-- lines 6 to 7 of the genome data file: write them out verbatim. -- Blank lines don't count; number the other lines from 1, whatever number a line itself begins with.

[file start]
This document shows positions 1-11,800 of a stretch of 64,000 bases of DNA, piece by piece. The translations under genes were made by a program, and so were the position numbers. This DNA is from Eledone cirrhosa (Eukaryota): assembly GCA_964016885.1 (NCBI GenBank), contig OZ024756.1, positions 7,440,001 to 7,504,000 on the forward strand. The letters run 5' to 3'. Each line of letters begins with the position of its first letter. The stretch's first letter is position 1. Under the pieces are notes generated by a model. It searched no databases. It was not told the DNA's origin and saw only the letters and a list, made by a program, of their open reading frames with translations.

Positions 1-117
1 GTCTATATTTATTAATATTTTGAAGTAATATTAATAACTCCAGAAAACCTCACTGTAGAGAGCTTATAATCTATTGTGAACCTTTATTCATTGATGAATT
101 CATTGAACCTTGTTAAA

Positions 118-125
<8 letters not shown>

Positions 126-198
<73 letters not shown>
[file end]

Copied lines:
<8 letters not shown>

Positions 126-198